Life is Beautiful
If you say its name, it no longer exists.
Thus begins the clever riddle Dr. Lessing presents to Guido Orefice in the exceptionally moving film Life is Beautiful.
Notwithstanding its charming first act, that movie, and the epoch in history it depicts, showcase the ego in all its ugliness. But the Holocaust also presented an opportunity for the ego's transcendence in such extraordinary individuals as the fictional Guido and the real-life Viktor Frankl.
The ability to see through the horror looking down from above the battleground represents a remarkable leap of consciousness. In fact, it dissolves consciousness altogether.
What Frankl and Orefice understood - echoed three decades later by A Course in Miracles - is that the projection of the ego into our experience of life is what leads to all our suffering. And indeed, in such form, life is full of pain, sadness, misery, and death.
The ego is a fearful thought system of ominous proportions, and it maintains its impact by keeping us mindless. Specifically by rooting us in drama we're subsequently unaware of mind and cannot look at the ego. And this intentional internal ignorance is the source of all unhappiness.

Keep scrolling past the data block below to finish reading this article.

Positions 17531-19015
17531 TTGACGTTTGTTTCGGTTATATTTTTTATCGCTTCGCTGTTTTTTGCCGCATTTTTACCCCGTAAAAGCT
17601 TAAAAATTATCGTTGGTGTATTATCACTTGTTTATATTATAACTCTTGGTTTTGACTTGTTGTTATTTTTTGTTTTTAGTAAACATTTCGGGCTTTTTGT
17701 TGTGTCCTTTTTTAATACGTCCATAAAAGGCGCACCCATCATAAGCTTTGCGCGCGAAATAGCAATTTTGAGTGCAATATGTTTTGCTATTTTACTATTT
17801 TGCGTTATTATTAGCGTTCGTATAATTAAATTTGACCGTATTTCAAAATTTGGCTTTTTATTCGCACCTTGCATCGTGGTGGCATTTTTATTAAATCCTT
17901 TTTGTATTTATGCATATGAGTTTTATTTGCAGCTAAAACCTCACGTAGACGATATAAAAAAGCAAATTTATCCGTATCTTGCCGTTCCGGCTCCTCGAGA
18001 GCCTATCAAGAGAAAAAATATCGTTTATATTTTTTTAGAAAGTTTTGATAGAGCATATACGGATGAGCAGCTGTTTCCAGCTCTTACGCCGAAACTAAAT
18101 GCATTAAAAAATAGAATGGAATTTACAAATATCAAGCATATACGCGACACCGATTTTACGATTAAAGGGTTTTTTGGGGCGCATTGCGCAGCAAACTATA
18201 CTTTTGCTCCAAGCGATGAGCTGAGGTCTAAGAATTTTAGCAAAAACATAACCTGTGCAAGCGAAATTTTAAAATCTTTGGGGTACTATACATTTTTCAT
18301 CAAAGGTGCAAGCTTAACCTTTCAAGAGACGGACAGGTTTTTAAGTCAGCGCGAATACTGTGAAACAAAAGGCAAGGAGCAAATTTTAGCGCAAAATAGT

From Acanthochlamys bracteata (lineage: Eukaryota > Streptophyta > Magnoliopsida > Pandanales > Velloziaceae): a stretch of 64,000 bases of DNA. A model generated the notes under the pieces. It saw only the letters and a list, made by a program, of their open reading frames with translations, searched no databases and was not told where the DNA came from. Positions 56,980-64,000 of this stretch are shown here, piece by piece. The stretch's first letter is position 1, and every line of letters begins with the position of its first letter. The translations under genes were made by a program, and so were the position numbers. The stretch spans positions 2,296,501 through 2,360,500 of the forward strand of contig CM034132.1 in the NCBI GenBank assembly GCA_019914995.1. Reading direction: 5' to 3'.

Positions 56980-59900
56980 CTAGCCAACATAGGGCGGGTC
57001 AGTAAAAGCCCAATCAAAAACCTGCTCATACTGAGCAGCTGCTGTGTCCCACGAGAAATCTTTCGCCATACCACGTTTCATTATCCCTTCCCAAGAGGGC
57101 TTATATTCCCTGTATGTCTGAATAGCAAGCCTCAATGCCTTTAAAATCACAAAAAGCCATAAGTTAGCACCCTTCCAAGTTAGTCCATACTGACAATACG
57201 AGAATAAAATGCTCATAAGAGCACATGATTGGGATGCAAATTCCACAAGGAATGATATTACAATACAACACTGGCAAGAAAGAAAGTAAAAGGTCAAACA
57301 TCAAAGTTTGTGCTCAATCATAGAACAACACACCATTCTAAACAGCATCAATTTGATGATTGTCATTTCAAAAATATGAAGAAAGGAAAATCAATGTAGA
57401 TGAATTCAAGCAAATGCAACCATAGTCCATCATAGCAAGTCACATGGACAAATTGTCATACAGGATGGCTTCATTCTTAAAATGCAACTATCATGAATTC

But there is a way back to the ego and its undoing.
Returning to Lessing's riddle from Life is Beautiful: If you say its name, it no longer exists.
It is silence.
And similar to silence, the ego ceases to exist once we call it out. Becoming mindfully aware of our choice for the ego effectively ends all suffering.
When we look at the ego as it is we find the peace of God. Slightly paraphrasing from the Course:
You have no idea of the tremendous release and deep peace that comes from looking at the ego totally without judgment.
All pain is transformed into joy and we experience a life that truly is beautiful.
Join me in Thursday's class where we'll explore methods for dispelling the ego and transmuting our lives. I look forward to seeing you then.